Life is Strange: True Colors is the latest game in the drama genre that emulates the script of many Netflix shows and combines interesting gameplay for an entertaining experience. Deck Nine Games have taken over the reins of the Life is Strange franchise and in many ways, the developers have done a great job. However, True Colors still has performance issues that broke the immersion and made me realise that this game could be great if it was more polished. Completing the game after 10 hours, here’s what I think about Life is Strange: True Colors.The Story
The game is set in a small mining town where your character Alex Chen has moved her entire life to live with her brother. Chen, being a recluse, takes her time to get used to her new surroundings and the new people she gets introduced to. Just as she starts to settle in the town, her brother Gabe dies due to a very shady event. Here’s where I have my first major problem; the narrative rushes into major events on Alex’s very first day in Haven. I would have preferred to spend a little more time with the main characters to be a bit more invested with the main story. I even remember my exact reaction to Gabe’s death: “Ok, what’s next?” I never got enough time to get attached to Gabe and his death didn't have much of an impact on me.
Anyway, Alex starts investigating Gabe’s death to find out what went wrong. It leads her to investigate the mining company 'Typhon', which happens to be the largest corporation in town and has a firm grip over its people for many reasons. I won’t go into it further as it will spoil a lot of the story but you get the gist of it.
However, I do have to say that the narrative felt quite unoriginal and it has some major pacing issues. At times, the story feels dragged on for no reason and then there are times that the narrative is being rushed. Even the main plot feels like something I’ve seen before on Netflix or HBO and could predict most of the revelations with ease. The only saving grace for the story is its characters who have more depth than any of the characters we’ve seen so far in the series.
Don’t get me wrong, I may have seen the story somewhere before but that doesn’t mean you shouldn’t experience it. There’s still enough mystery in the narrative that warrants at least one play-through. There are times when the game won’t be afraid from making you emotional or frustrated due to the circumstances in the story. If you’ve always wanted a game that somewhat resembles shows like Mare of Easttown or Stranger Things, this may just be it. Just think of Alex being a detective in a small who also happens to have a superpower.Gameplay
True Colors is much like previous Life is Strange games where you interact with the world and explore the small city similar to previous titles in the series. However, what’s new here is Alex’s ability to visualise an emotion and feel what the person in front of her feels. It sort of works like a mind-reading ability where Alex can identify how a person feels and make them feel better by bearing the emotion as well. The gameplay is by far the highlight of the game which feels even better when playing with a DualSense controller. Each time you interact with an emotion, the left trigger has different levels of resistance to represent how strong the emotion is.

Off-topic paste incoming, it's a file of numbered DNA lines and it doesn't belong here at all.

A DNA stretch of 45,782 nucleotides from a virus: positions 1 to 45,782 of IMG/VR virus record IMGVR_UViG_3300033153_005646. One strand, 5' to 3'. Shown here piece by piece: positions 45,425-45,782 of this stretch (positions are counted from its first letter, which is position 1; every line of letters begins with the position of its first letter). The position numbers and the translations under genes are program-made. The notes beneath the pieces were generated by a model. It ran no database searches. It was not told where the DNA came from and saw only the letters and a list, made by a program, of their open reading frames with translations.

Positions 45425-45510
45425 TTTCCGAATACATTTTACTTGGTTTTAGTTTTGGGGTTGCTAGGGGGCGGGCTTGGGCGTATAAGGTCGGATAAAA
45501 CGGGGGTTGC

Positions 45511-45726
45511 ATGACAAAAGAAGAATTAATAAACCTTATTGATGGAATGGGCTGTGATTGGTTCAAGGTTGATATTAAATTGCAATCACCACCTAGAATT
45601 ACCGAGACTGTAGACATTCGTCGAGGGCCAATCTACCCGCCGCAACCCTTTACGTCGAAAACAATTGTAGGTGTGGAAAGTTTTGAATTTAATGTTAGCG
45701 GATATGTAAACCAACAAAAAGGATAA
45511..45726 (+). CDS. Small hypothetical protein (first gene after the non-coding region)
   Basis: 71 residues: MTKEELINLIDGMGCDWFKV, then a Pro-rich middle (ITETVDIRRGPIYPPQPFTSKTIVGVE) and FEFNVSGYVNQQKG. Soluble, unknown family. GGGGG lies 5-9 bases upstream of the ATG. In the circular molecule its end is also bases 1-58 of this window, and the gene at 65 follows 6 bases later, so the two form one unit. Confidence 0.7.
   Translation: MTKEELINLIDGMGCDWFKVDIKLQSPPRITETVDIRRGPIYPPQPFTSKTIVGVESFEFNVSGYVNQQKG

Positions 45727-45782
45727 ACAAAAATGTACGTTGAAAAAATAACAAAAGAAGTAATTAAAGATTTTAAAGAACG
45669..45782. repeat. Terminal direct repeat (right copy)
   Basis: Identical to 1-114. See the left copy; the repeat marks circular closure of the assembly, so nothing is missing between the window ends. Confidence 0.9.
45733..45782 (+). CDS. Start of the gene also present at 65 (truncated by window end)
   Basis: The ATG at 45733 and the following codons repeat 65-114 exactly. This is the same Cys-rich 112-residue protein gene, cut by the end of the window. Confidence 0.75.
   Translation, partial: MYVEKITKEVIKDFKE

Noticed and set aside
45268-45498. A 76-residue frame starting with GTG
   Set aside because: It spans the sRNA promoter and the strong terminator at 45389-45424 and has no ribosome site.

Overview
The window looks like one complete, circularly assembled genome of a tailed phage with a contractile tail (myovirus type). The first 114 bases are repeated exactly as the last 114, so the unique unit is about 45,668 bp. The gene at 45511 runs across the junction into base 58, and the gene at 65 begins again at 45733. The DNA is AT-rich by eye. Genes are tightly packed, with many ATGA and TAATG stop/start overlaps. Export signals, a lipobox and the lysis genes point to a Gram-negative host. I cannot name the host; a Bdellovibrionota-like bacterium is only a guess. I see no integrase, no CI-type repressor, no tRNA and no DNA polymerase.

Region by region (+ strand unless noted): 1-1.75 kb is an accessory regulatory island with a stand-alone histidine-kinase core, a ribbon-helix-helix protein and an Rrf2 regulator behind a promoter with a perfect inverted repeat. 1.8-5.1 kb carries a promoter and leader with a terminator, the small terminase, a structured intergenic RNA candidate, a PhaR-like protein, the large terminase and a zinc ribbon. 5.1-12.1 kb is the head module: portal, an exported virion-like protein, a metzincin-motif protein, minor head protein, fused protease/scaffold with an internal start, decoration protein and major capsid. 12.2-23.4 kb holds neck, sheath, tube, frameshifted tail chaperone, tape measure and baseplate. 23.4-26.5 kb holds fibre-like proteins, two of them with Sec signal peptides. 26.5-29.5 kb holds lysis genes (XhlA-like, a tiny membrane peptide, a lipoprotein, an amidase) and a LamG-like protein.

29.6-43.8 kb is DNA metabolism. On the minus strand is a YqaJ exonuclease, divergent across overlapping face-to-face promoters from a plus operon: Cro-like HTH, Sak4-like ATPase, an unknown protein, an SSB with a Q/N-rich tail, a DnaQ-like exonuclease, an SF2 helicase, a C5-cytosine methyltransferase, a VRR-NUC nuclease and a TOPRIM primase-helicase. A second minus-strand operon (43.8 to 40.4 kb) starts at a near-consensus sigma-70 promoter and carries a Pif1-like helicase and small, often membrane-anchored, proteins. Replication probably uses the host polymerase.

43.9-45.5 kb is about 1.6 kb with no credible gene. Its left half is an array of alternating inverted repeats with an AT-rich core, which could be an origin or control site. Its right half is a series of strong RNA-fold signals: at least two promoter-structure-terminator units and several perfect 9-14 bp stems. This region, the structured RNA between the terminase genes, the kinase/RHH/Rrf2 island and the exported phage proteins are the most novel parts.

Alex's powers also go a step further where she can also interact with objects that have emotions attached to a particular character to solve their problems or help them go about their day. For example, my favourite part in the game was when Alex helped an elderly lady who has dementia. She scanned her entire flower shop by feeling what the lady was feeling and helped her remember what she was doing in the store. The gameplay also significantly changes after the third chapter where Haven has been turned into a LARP (Live Action Role Playing) playground.
I played Life is Strange: True Colors on the PlayStation 5 where, for the most part, the game looks gorgeous. Deck Nine Games has crafted a highly detailed city where you genuinely feel as if you’re in a small town in the USA. Character models look highly detailed and are the best I’ve seen yet in a LIS game.
Having said that, the game does have some serious frame rate issues especially when you are exploring the city and open areas. There were a lot of stuttering issues as well that made me feel slight motion sickness. Other visual issues include random polygon/texture pop-ins during cut-scenes that broke my immersion on many occasions. Since True Colors is a narrative-heavy game, these visual discrepancies can be a nuisance.
I also noticed Alex Chen going into ’T Position’ many times right after a cutscene which made me laugh each time. These issues can be fixed with an update soon as none of them is deal-breaking in any way. At the time of writing, these graphical issues persist throughout the game and I recommend experiencing True Colors once it has been fixed.
Life is Strange: True Colors is yet another narrative-heavy drama title in the series that lacks original storytelling and logical narrative pacing. Alex’s powers do add a layer to the story that could have been interesting, however, it’s held back with a story that you may have already seen before in a Netflix show. I recommend experiencing the 10-hour story after the developers have fixed many of the visual issues or, when the game is offered at a reduced price.